We discovered that several large districts in Oregon followed Riverdale's example. Those districts include Beaverton Schools, the Multnomah County ESD, Linn-Benton-Lincoln ESD, Lane ESD, Parkrose Schools, Portland Public Schools, Tigard-Tualatin Schools and Umatilla-Morrow ESD. In a recent survey conducted by the North West Regional Educational Laboratory, 79% of the sixty-four educational agencies responding used Linux as a server operating system.

During the Centennial migration, we also learned of a case involving the Multnomah County Education Service District (MESD). MESD provides Internet connectivity for seven school serving 100,000 students in Multnomah County, Oregon. MESD network administrators tested free software in 1998. They installed Linux web proxy servers, realized savings from reduced bandwidth utilization and had a positive ROI within six months. Even with costs of bandwidth dropping since 1998, MESD continues to save $10,000 annually.

MESD also replaced back office services with Linux. The replacement applications included file, print, web, mail and domain name services. The district report savings of $150,000 annually due to reductions in software licenses, maintenance and reduced personnel.

In addition, MESD migrated to an open-source web filtering solution called SquidGuard and added a Linux firewall, for savings of over $15,000 per year. Estimated overall savings run about $2 per student, or $200,000.

______________________

Comments

Comment viewing options

Select your preferred way to display the comments and click "Save settings" to activate your changes.

Re: Linux Access in State and Local Government, Part III

Anonymous's picture

Let's change the picture for a moment; imagine a web site for government applications. Instead of building one from scratch, we can put up a LAMP application for each government function that others can download. Suddenly, you have a resource center. If someone needs a 911-call center application, they probably could choose from several.

This is exactly what I've been advocating in Washington State for the past 4 years. By way of example, I've managed to get my office (WSDOT Bridge and Structures) to open source our in-house bridge engineering software. See http://www.wsdot.wa.gov/eesc/bridge/alternateroute for details.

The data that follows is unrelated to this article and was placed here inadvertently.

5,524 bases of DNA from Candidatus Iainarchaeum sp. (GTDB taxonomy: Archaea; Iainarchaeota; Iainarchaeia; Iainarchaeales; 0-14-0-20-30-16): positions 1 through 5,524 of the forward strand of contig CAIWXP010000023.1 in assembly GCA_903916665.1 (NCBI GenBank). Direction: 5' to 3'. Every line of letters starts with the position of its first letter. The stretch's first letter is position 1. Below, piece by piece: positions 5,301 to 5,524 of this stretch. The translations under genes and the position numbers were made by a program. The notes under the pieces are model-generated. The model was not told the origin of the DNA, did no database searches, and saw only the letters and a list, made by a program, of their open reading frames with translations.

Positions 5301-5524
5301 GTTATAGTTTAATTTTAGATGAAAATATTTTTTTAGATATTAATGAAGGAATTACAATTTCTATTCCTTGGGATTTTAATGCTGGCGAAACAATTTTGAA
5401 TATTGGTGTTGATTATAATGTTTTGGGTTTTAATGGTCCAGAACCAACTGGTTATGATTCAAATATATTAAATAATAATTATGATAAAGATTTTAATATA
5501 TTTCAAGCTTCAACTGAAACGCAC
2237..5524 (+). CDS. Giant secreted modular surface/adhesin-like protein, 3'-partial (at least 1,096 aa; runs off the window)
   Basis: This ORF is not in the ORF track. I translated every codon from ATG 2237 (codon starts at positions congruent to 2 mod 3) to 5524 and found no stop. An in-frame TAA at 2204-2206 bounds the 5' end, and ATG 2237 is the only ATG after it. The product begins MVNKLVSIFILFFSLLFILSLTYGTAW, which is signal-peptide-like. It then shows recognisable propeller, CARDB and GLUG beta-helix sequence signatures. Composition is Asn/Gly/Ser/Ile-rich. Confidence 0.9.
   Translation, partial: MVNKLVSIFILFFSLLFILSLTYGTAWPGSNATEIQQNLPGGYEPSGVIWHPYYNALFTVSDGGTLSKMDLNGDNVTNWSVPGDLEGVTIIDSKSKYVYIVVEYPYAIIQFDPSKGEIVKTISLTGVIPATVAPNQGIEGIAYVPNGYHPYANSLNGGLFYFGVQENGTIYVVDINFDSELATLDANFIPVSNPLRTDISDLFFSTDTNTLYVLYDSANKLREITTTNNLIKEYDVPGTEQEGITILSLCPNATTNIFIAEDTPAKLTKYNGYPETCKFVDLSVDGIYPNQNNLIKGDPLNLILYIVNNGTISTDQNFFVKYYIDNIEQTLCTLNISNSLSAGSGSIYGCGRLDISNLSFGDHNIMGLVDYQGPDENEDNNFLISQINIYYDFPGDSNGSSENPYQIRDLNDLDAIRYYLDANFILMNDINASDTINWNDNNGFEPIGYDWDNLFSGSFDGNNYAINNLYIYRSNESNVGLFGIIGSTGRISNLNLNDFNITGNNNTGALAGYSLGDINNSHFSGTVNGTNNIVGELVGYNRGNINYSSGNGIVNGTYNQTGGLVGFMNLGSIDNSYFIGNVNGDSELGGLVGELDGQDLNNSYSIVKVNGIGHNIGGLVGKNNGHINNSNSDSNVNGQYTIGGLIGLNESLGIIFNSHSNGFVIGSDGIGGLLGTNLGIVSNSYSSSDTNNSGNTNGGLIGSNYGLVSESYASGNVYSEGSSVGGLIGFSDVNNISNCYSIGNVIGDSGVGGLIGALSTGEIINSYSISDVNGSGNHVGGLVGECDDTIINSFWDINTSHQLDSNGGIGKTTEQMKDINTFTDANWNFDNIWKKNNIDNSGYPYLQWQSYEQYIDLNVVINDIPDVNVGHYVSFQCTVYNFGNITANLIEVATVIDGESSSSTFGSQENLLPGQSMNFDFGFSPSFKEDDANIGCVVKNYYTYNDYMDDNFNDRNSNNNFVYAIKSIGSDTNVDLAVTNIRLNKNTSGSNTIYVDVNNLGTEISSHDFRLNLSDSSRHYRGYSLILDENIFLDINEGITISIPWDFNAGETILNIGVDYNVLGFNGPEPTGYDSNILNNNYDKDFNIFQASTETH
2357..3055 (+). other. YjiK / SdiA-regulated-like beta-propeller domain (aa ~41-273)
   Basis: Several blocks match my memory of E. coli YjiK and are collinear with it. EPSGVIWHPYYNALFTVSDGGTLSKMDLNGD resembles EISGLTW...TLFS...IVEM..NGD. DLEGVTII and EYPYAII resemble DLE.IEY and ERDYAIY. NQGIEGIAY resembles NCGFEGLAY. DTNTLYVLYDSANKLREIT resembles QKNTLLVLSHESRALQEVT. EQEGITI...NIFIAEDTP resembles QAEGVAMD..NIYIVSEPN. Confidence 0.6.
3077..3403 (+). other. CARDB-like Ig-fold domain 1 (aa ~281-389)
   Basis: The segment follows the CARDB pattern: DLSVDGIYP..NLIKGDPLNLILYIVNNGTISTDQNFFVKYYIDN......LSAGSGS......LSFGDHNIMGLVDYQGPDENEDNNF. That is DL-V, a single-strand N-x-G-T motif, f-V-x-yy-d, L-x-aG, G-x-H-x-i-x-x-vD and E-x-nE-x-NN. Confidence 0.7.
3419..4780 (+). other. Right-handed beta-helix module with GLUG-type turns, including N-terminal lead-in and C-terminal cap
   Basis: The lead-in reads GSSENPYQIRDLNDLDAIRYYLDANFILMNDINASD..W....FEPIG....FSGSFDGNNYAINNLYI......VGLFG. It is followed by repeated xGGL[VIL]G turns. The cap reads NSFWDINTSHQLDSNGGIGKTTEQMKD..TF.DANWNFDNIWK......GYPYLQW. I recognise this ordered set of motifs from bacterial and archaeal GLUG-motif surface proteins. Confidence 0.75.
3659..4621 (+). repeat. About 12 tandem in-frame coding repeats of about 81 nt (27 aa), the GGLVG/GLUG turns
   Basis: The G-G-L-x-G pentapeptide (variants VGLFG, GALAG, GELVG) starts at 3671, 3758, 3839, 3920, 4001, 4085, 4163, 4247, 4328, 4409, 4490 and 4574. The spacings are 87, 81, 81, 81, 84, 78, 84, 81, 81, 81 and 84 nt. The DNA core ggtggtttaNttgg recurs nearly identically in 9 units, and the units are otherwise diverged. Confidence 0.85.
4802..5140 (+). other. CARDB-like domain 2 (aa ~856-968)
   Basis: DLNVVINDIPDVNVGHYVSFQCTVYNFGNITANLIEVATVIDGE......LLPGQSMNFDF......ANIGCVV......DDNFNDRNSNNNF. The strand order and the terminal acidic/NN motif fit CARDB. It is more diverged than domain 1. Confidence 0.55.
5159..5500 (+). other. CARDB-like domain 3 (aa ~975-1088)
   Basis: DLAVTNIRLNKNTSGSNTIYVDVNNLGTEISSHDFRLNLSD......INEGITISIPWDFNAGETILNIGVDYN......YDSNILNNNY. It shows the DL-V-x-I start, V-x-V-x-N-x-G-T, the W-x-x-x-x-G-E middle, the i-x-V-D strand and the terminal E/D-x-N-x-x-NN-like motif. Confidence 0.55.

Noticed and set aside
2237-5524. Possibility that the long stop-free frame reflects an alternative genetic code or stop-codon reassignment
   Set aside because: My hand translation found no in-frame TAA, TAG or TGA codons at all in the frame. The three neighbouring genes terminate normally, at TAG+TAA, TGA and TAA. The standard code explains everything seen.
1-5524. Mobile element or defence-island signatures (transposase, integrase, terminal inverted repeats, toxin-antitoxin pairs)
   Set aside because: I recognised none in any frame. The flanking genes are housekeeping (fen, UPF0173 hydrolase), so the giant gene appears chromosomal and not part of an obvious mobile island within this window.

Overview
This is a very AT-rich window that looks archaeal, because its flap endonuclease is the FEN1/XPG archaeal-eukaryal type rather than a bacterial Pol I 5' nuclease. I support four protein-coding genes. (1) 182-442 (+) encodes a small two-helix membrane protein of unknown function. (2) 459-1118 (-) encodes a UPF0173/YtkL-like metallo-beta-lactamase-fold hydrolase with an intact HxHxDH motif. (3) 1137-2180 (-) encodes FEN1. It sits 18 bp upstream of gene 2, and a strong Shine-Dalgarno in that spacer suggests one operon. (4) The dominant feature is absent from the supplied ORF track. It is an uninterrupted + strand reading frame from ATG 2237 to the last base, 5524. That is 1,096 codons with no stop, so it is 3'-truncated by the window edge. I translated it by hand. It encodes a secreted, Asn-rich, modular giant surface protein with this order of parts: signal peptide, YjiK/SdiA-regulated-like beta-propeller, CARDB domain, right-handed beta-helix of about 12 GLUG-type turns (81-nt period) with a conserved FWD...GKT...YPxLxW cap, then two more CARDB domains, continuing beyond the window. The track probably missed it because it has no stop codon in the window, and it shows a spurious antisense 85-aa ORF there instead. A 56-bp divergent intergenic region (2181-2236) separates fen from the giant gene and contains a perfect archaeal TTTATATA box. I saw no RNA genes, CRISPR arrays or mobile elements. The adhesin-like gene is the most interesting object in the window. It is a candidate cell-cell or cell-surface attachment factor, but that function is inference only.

It seems to me that the open source model is a perfect match for goverment. Why should each city, county, and state re-invent the same wheel?

I think that by making goverment software open source it creates the opportunity to maximize the benefit of the tax dollars invested. If the software is never shared then it can never evolve beyond its original implementation.

Re: Linux Access in State and Local Government, Part III

Anonymous's picture

What you say of not re-inventing the wheel for Governments is already being implemented by the Free Software Consortium with GONEX

GONEX is a fussion and compilation of free software *already* being used by Governments worldwide. This includes desktop and not just server.

More info on:

FSC www.fsc.cc
gonex.fsc.cc

Re: Linux Access in State and Local Government, Part III

Anonymous's picture

What you say someone do re-inventing the wheel for Governments and forget about your GONEX as it won't apply to USA. I believe some boys want you all to stay over there on your side of the big pond and we stay over here on our side of the big pond. Hey don't you think you already done enough to hurt these bothers and sisters who come on to your rescue every time you make a big mess of everything. They get tired-ire of spending money on all you.

Re: Linux Access in State and Local Government, Part III

Anonymous's picture

I went to your web site. Great work. Contact me, my email address is is the link under my name.

Tom

no news

Anonymous's picture

helo
href="http://dforge.cse.ucsc.edu/tracker/download.php/197/872/365/77/news-archive66.html">http://dforge.cse.ucsc.edu/tracker/download.php/197/872/365/77/news-archive66.html

Webinar
One Click, Universal Protection: Implementing Centralized Security Policies on Linux Systems

As Linux continues to play an ever increasing role in corporate data centers and institutions, ensuring the integrity and protection of these systems must be a priority. With 60% of the world's websites and an increasing share of organization's mission-critical workloads running on Linux, failing to stop malware and other advanced threats on Linux can increasingly impact an organization's reputation and bottom line.

Learn More

Sponsored by Bit9

Webinar
Linux Backup and Recovery Webinar

Most companies incorporate backup procedures for critical data, which can be restored quickly if a loss occurs. However, fewer companies are prepared for catastrophic system failures, in which they lose all data, the entire operating system, applications, settings, patches and more, reducing their system(s) to “bare metal.” After all, before data can be restored to a system, there must be a system to restore it to.

In this one hour webinar, learn how to enhance your existing backup strategies for better disaster recovery preparedness using Storix System Backup Administrator (SBAdmin), a highly flexible bare-metal recovery solution for UNIX and Linux systems.

Learn More

Sponsored by Storix